A call for proposals is published every four years in the Federal Register. Four-and five-year grants are awarded to institutional applicants based on ranked scores assigned by peer reviewers. In the 1998 competition, 82 percent of the applicants were funded.
Since 1986 the legislation has directed that "prior experience" be considered and points added to the peer review scores of previously funded projects that met certain criteria. TRIO is unique among federal discretionary grant awards for incorporating this element in the competition process, and it helps provide a quasi permanence to previously funded projects.
The Design of a Project
Regulations require that the students selected have a need for academic support and that two-thirds come from low-income families (defined as income less than 150 percent of poverty level) where neither parent has attained a baccalaureate degree. The student is then defined as a "potential first-generation college student." The remaining one-third must meet only one of these criteria. Participants enter during their ninth or tenth grade and are expected to remain through high school graduation. Most UB programs are located on college campuses and consist of a residential six-week intensive summer program with follow-up during the school year. Many projects offer Saturday and weekday after-school sessions designed to improve student performance in the sciences, mathematics, languages, and computer skills. Other services include college visitations, counseling, test preparation, and various cultural enrichment activities. Students usually receive a small stipend for participation. Programs range in size from 50 to 150 students with an average enrollment of seventy.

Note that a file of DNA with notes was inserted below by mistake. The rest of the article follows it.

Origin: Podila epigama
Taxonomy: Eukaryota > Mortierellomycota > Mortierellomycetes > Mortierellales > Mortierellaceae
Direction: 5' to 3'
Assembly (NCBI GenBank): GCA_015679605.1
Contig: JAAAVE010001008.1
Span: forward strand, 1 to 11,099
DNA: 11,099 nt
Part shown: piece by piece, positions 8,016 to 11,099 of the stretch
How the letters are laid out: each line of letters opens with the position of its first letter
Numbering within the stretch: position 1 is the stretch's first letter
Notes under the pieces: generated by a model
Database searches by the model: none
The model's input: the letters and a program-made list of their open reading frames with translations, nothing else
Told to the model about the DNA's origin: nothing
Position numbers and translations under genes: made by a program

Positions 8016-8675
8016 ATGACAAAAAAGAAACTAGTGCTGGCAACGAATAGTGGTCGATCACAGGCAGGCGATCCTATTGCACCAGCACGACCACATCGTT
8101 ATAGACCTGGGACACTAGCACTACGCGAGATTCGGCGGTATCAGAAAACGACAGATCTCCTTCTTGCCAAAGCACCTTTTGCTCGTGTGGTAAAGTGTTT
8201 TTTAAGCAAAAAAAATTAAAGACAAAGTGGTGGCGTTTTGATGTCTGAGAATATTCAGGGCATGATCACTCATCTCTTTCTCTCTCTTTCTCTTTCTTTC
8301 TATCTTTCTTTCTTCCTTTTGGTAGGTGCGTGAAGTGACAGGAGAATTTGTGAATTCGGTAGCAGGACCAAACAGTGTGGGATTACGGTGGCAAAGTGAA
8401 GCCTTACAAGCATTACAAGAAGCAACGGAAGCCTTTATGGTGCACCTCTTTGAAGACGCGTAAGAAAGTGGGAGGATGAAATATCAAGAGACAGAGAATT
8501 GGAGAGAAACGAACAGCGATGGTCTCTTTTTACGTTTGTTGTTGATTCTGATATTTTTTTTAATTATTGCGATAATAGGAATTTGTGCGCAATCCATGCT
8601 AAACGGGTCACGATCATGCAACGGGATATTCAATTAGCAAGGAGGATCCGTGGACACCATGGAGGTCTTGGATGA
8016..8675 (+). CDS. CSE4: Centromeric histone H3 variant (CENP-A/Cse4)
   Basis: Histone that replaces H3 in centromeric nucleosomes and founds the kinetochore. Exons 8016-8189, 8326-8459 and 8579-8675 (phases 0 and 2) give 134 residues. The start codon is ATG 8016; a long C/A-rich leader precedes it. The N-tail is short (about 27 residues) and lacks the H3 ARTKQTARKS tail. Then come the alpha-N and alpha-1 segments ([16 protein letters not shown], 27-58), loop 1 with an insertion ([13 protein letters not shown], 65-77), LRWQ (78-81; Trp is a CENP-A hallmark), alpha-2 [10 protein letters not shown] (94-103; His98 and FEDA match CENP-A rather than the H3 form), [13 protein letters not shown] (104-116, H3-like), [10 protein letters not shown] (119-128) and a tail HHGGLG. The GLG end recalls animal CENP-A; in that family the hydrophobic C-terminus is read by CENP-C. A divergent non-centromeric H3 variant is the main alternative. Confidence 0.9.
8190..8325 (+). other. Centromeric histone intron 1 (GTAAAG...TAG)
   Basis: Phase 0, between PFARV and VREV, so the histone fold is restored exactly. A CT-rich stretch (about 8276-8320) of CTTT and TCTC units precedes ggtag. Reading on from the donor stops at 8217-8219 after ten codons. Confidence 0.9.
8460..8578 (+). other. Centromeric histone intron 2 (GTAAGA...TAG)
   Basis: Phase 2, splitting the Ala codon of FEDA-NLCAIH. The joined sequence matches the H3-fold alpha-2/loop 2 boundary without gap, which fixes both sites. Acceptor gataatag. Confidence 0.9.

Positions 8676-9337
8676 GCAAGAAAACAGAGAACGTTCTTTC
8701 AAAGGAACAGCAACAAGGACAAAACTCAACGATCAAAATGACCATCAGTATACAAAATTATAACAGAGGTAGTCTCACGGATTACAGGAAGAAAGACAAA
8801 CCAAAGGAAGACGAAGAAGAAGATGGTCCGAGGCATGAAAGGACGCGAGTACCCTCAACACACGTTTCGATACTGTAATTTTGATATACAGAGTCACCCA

Over time, the programs have come to be somewhat standardized and, for the most part, less experimental than in the earlier years. The legislation and regulations have evolved to require more uniform program design and increasingly insist on measurable outcomes. Indicators, such as improvement in student grade point averages, standardized test scores, and enrollment in and graduation from four-year institutions of higher education are monitored by annual performance reports in an attempt to determine whether program goals are being achieved.
Current information on UB as well as links to the home pages of several hundred projects can be accessed through links from the Internet site of the Council for Opportunity in Education (COE), a national organization of TRIO professional staff.